Updated: Jan 19
This is Story Two in my 38 Stories Project.
Submitted by: Rhys Duggan
Word Count: 1500
Setting: MoMA Sculpture Garden, NYC
Action: Sending a fax
Object: Broken watch
“Excuse me, what year is it?” The size of the garden tells me it’s pre-1984. Before the museum expanded. The guy ignores me. He thinks I’m nuts.
It’s been happening five years now, since my father died. His watch broke on the first anniversary of the final hiss escaping him. I was staring into its face remembering the death rattle. The clatter of an old machine wearing down, you can’t replicate it. His nurse told me it’s as unique as the primal scream of a woman in childbirth, the sound of dying can only be produced in authenticity. My mother did both at once.
When the sound in my head stopped, so did the watch. There was a breeze, which was odd because I’d been sitting on the bed. When I looked up from my wrist I was not in my bedroom at all, but in the MoMA sculpture garden. It didn’t look the way it had the previous week when I visited. There was a Henry Ford where the Katharina Fritsch had been. It was cold.
I’ve learned a lot since then. It took me three full days to get back that first time, and I achieved nothing. Lucy thought I’d left her. She still doesn’t know where I go every year, she thinks I’m grieving in that overly sentimental way that some people attach their emotions to dates. It’s slightly embarrassing, but what else could I tell her?
This time I‘m prepared. I know what to do. Go inside. Find her. Bring her to the garden. Write down what she says. Fax it to my father’s office. And then, this time, there will be a response. I have to wait for the response before I get the watch fixed.
I wander the exhibitions looking for her. She’ll be alone, straight backed, serene. I have to be patient. She can slip past me at any stage, ducking back into a gallery I think I’ve cleared. She’s not trying to evade me, I know that now. She always smiles when she sees me. I eventually find her in front of some vintage British film posters. She turns. We are the same age. I’ve never seen her so young. My mother.
She’s always silent until we’re outside. I start walking and she follows me. I’m smug. This is so easy, it feels great to know what to do. It’s hot, sticky, must be Summer. For once I’m dressed appropriately, which is a relief. Twice I’ve had to buy a coat and another time I had to leave one behind. I told Lucy I left it on the subway, which was true, but not due to absent mindedness. A good citizen of New York tried to chase me down and return it but I just pushed through the sweaty crowd and he gave up.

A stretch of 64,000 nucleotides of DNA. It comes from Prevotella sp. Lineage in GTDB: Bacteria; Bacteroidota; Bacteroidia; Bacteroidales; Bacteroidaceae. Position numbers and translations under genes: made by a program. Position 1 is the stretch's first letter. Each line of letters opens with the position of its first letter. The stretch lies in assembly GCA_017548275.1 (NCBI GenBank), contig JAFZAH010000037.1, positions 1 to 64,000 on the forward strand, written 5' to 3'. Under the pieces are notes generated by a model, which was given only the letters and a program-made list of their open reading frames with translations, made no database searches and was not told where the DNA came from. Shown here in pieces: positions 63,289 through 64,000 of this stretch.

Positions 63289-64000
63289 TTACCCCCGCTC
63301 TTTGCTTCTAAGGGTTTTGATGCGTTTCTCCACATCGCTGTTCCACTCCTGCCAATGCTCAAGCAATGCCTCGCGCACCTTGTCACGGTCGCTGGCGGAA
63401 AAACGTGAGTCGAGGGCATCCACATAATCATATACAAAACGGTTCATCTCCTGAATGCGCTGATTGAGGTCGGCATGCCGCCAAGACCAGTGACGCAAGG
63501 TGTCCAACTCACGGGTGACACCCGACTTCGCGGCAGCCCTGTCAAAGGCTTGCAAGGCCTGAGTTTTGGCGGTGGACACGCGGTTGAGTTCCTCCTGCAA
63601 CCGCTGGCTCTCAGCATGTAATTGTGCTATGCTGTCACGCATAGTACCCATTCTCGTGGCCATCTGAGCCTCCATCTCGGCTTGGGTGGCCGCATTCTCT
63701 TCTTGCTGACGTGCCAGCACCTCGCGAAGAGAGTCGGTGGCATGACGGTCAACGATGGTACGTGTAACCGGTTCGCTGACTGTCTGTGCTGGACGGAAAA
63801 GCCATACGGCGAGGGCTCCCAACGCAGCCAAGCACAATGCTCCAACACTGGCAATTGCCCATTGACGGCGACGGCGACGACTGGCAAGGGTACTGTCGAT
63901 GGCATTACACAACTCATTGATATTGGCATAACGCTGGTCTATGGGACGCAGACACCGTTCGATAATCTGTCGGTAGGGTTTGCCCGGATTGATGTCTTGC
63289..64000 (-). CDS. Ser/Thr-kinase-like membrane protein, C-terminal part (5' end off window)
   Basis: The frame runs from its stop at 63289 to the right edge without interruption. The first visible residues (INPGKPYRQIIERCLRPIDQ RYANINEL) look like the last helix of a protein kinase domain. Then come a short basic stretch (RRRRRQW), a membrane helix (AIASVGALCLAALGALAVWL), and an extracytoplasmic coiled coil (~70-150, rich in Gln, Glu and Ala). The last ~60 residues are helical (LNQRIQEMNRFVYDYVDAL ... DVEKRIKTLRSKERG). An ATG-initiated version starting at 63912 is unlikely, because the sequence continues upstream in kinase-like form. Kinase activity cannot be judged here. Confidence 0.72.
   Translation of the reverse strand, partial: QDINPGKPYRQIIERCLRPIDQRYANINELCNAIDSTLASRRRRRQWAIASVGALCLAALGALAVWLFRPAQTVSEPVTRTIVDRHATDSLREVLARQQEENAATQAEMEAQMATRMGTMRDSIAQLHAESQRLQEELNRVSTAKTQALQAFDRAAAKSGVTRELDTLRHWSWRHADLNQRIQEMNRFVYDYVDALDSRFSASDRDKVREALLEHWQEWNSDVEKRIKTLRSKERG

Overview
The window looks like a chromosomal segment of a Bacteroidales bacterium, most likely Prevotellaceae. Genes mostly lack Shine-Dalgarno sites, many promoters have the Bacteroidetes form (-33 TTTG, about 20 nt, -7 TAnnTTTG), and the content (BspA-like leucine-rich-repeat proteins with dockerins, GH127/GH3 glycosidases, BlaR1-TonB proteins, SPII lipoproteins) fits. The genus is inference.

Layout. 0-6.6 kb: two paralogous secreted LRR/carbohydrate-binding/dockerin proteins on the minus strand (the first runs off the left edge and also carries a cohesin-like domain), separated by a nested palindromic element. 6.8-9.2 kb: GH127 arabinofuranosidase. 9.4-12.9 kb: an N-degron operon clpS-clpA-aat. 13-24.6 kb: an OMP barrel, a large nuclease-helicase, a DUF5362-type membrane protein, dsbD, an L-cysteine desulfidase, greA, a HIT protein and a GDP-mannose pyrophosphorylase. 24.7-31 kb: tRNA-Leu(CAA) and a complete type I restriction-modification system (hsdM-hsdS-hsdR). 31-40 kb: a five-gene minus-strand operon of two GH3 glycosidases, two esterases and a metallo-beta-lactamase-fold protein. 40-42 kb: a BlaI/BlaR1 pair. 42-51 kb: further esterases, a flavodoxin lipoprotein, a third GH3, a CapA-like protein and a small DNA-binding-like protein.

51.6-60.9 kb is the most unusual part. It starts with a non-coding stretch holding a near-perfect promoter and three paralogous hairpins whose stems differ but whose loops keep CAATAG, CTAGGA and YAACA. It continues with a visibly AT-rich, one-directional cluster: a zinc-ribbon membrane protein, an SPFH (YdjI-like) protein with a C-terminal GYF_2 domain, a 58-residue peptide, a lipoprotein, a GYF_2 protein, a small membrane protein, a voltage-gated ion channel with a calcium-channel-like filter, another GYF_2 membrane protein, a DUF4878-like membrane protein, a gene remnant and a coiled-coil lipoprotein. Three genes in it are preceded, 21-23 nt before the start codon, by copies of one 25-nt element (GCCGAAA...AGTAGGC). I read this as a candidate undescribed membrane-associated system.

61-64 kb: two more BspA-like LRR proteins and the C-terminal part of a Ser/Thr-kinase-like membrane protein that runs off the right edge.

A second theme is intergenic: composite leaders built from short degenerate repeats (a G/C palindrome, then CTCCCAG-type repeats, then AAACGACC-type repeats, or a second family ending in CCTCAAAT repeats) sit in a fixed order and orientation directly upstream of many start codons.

We sit. The pond sparkles. I gesture for the notepad and pen she’s holding and she hands them to me. Finally, she dictates the note. Her voice makes a sharp ache in my sternum. I swallow my pain.
“Dear Mr. Booker, I’m looking forward to meeting you tomorrow. Regarding the keynote, you’ll be on at eight. We’ll send a car for you at your preferred time. Please let me know if you need anything else. Greta March.”
I write it down word for word. My blood tingles. They haven’t even met yet. I hand it to her to give me the fax number. It’s always the same number, but this is how it works. She writes it neatly in the top corner. Although she doesn’t know who I am, that I’m her son, something about the way she looks at me before she leaves tells me that she recognises, if not me, then something within me. I let her go. I don’t want my own longing to overcome the operation. Once she’s inside I run.
This is the tricky part. I don’t know where he’ll be, I just have to keep running until it happens. I head west on 53rd for a block and hesitate at the corner. It’s impossible to know what’s the right way so I just carry on until Broadway. I take the left towards Times Square but it’s wrong somehow. My chest is thumping. I can’t stop or it won’t happen. I turn at 49th, drawn to Hell’s Kitchen. Outside the Gutenberg playground a basketball flies towards my head. I swerve a little to avoid it and it happens. I collide with the man with the moustache.